Last week, Connex became the first private rail operator to be stripped of its franchise after being accused of financial mismanagement and poor service. The company, which carries 300,000 commuters a day, has become a byword for crowded, dirty and late-running trains.
What caught my eye was the fact that Connex is a French-owned company and the main reason for its demise is its contant pleas for funds. Connex has lost its franchise mainly because of its financial management. The SRA (Strategic Rail Authority) decided the extra £200 million of public subsidy demanded by the company would not be wisely spent (after it has already spent £58 million of public money received last December).
In the last couple of weeks we have had some interesting exchanges among commenters attacking and defending France. The trains were held as an example of French superiority in matters of public policy and generally as the evidence of higher civilisation in France. Ross Clark points out in yesterday’s Sunday Telegraph:
If there is one good thing to come out of Connex’s humiliation, it will be that it should stop British railway passengers whining: “Why can’t we run our trains like the French do?” Connex, of course, is a French company, which brought with it to Britain experience of running commuter services in Paris.
The superiority of French trains is hugely overstated. TGV trains may be rapid and relatively inexpensive to use, but that is an inter-city service with few stops and it operates thanks only to state subsidies which would make a British taxpayer squeal. Most other French trains run on slack and infrequent timetables which ensure punctuality but at the cost of providing little amenity for the passenger. On holiday in Brittany two years ago I took my family on a 15-mile train ride from Paimpol to Guincamp. The journey took well over half an hour, excluding the 10 minutes that it took to buy a ticket. It cost £17 for two adults and two children; and there were only three trains a day.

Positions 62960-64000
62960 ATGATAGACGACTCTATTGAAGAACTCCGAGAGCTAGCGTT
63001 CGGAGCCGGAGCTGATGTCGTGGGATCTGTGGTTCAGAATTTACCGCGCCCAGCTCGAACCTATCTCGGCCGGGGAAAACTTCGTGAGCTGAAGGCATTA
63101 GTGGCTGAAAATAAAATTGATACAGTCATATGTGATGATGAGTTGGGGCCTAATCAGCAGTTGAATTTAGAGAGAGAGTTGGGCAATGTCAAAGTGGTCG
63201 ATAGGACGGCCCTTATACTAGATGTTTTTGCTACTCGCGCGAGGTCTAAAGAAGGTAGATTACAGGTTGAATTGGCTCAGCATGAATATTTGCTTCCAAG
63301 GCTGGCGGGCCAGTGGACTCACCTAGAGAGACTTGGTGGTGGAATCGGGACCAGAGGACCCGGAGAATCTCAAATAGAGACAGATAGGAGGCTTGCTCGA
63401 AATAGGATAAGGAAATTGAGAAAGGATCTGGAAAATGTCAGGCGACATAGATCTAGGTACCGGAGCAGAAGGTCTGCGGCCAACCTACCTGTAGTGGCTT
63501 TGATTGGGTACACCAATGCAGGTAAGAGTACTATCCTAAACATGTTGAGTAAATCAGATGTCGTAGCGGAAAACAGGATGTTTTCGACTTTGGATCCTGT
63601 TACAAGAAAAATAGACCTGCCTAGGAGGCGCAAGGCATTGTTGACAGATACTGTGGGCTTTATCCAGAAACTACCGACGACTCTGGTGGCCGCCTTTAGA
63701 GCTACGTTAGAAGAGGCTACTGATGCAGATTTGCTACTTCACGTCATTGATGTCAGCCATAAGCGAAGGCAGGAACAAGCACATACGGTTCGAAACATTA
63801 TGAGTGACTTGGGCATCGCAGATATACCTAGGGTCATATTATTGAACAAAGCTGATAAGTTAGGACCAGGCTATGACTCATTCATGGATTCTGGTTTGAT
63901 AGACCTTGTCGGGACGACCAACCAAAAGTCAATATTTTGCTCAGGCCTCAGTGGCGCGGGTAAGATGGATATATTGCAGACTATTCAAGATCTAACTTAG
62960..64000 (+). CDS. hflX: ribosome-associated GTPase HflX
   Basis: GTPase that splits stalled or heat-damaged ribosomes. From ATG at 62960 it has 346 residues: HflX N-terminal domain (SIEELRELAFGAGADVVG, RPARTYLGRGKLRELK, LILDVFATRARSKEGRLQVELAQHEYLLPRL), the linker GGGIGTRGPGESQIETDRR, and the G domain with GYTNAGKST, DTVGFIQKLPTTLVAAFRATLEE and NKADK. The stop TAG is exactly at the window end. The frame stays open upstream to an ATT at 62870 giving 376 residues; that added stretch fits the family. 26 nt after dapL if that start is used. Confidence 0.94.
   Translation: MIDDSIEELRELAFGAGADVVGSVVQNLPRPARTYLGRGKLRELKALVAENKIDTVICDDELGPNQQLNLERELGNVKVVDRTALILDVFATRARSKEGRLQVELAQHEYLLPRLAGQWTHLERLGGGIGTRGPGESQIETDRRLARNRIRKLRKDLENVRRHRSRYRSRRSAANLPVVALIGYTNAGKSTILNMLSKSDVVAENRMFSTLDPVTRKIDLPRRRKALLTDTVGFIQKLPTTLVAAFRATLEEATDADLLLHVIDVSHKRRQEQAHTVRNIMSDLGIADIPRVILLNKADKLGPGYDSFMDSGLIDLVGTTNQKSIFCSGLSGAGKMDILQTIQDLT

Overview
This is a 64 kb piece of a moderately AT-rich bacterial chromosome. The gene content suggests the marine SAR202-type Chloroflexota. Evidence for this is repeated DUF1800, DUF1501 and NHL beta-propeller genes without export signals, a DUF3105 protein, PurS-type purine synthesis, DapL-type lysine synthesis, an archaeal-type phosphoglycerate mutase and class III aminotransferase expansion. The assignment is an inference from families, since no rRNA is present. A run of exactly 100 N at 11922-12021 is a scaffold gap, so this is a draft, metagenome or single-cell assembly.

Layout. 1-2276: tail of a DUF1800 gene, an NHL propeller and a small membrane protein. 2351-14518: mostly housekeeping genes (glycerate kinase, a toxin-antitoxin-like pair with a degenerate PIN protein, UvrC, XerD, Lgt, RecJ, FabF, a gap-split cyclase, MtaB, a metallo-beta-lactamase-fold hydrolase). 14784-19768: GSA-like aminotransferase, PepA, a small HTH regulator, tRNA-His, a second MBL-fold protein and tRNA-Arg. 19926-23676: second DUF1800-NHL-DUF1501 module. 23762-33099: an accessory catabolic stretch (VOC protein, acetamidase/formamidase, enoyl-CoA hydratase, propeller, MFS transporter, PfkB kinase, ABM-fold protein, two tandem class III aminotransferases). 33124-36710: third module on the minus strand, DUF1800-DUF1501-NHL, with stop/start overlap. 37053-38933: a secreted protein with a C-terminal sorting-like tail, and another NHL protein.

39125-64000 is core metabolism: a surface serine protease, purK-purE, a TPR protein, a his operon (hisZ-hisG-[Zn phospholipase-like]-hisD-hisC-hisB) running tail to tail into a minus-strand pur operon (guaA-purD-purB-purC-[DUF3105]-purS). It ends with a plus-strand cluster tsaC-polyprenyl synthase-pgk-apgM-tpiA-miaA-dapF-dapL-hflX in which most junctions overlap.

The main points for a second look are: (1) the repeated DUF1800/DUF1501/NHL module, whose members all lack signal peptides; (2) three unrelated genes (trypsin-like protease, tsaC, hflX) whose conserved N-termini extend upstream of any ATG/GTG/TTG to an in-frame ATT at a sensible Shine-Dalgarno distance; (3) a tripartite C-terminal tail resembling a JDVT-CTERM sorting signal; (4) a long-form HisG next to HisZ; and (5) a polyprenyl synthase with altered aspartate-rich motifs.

The problem with travelling by train in London and the South-East is the millions of passengers being transported over an increasingly large urban area. The rail network is far from efficient but comparing it to the French equivalent is misleading at best. I am sure the guys from the Transport blog could supply all the relevant comparative statistics but even without them one can see that conveying commuters in London is, at least when it comes to size, a slightly different proposition to doing that in Paris, Rome or other European capitals.